Korsakova M.,State Company Mineral | Krasotkin S.,State Company Mineral | Iljina M.,Geological Survey of Finland | Lauri L.,Geological Survey of Finland | Nilsson L.P.,Geological Survey of Norway
Special Paper of the Geological Survey of Finland | Year: 2012

There are 40 major metallogenic areas within the Russian part of the Fennoscandian shield. Of these, 14 areas show potential dominantly for ferrous metals (Fe, Mn, Ti, V, Cr), 12 for precious metals (Au, Pd, Pt), 6 for nickel, 5 for metals mostly used in modern, advanced technologies ('high-tech metals' Li, Nb, REE, Sn, Ta, Zr), but only 3 for copper, zinc and/or lead. However, a number of the areas are potential for more than one major group of metals. More than 20 genetic types of metal deposits are known from the area. By past production and present resources, the most significant deposits and areas include: BIF (Kostomuksha), carbonatite and peralkaline intrusion associated rare metal (Kola Province), and the mafic intrusion-hosted Ti-Fe±V, Cr and Ni-Cu-PGE (Pechenga, Zaimandrovskaya, Burakovka). Nearly all known deposits are either Archaean (especially the BIF), Palaeoproterozoic or Devonian (Kola and Northern Karelia) in age. There also is a large number of gold-potential metallogenic areas, some with geology largely similar to that in significant gold mine camps else where in the world, whereas very little gold mining has so far taken place. This suggest that, with more exploration, also the Russian part of Fennoscandia may eventually emerge as a significant gold producer. The situation may be similar from a few other metals, too.


Lubnina N.V.,Moscow State University | Mertanen S.,Geological Survey of Finland | Soderlund U.,Lund University | Bogdanova S.,Lund University | And 2 more authors.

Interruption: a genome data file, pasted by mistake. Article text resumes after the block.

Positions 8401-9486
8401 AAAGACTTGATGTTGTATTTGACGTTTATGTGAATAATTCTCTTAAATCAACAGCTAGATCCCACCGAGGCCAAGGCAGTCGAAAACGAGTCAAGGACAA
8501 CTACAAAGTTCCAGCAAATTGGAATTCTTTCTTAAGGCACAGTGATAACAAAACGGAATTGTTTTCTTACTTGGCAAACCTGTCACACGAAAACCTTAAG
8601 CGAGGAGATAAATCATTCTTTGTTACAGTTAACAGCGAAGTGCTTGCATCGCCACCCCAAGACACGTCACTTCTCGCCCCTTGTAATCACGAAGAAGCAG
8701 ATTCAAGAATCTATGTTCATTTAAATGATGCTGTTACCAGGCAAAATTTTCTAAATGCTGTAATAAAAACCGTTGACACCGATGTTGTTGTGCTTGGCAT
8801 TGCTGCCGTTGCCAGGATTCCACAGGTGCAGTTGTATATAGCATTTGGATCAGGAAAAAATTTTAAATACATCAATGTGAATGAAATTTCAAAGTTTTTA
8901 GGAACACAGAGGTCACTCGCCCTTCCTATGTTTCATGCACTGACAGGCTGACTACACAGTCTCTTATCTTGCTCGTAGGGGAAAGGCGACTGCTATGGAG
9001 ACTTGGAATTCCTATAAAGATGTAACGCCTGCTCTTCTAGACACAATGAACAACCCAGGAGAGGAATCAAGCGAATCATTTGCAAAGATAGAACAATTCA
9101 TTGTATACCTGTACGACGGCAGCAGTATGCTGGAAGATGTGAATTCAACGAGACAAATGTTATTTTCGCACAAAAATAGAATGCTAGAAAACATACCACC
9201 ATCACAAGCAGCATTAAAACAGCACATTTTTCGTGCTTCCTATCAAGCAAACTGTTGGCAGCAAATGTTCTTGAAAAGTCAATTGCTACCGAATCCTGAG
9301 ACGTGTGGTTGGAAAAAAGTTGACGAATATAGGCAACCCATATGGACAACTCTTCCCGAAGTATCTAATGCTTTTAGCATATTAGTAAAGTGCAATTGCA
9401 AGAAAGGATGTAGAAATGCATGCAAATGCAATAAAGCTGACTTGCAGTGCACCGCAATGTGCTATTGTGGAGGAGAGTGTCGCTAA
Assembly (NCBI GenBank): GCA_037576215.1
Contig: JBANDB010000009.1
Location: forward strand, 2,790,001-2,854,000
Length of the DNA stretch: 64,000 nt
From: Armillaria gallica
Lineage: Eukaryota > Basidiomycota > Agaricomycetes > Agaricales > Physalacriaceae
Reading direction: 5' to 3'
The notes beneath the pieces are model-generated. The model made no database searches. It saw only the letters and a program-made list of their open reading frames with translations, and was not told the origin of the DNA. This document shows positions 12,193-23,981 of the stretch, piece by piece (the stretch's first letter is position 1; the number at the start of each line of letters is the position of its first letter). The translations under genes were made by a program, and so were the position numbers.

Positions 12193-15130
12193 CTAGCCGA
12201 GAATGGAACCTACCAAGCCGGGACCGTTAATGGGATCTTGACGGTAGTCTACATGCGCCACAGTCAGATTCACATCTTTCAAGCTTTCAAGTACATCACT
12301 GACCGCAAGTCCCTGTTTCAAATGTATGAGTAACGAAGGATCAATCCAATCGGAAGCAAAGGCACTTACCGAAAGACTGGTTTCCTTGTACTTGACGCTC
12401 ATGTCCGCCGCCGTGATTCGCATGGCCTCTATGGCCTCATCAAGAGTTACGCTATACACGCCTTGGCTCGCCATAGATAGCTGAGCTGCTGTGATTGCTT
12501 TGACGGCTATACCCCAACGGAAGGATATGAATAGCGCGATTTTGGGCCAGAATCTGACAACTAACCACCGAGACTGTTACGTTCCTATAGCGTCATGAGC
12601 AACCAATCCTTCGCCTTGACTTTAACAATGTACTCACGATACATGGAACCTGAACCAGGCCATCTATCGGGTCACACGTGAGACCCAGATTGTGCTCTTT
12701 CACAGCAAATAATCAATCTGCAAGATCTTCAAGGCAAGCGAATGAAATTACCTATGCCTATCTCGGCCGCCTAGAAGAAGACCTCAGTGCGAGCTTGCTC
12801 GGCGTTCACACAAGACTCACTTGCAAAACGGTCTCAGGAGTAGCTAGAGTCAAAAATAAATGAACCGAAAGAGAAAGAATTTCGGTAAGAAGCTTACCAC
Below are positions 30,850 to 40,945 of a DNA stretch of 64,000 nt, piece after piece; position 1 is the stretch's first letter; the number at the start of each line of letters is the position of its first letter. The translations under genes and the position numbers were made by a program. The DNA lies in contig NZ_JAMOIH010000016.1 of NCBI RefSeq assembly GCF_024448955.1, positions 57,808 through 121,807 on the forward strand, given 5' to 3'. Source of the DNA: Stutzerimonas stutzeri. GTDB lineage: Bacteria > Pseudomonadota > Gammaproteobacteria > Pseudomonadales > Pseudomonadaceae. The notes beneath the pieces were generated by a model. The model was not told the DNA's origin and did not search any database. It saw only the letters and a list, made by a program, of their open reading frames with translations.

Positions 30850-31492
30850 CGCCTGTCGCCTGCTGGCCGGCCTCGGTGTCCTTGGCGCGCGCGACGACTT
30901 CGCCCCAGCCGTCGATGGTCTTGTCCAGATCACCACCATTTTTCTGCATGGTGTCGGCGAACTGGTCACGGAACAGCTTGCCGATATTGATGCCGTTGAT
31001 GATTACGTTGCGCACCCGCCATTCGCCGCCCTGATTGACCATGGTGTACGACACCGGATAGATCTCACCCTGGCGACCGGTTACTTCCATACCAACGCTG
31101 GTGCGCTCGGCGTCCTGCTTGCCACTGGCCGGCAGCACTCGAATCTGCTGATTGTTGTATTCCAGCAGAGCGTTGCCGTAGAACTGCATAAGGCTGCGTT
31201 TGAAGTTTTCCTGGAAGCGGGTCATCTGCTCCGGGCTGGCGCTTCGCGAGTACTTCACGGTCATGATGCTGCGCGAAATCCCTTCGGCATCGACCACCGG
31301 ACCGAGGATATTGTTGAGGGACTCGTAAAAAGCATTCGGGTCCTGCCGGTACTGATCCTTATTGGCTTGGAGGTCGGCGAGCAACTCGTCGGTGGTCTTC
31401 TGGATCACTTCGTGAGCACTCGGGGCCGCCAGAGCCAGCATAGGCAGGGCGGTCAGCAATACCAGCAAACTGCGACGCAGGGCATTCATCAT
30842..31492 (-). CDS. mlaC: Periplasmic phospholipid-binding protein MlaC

Precambrian Research | Year: 2010

Palaeomagnetic and geochronological studies on mafic rocks in the Lake Ladoga region in South Russian Karelia provide a new, reliably dated Mesoproterozoic key paleopole for the East European Craton (Baltica). U-Pb dating on baddeleyite gives a crystallisation age of 1452±12Ma for one of the studied dolerite dykes. A mean palaeomagnetic pole for the Mesoproterozoic dolerite dykes, Valaam sill and Salmi basalts yields a paleopole at 15.2°N, 177.1°E, A95=5.5°. Positive baked contact test for the dolerite dykes and positive reversal test for the Salmi basalts and for the dykes confirm the primary nature of the magnetisation. Comparison of this Baltica palaeopole with coeval paleomagnetic data for Laurentia and Siberia provides a revised palaeoposition of these cratons. The results verify that the East European Craton, Laurentia and Siberia were part of the supercontinent Columbia from the Late Palaeoproterozoic to the Middle Neoproterozoic. © 2010 Elsevier B.V.

Loading State Company Mineral collaborators
Loading State Company Mineral collaborators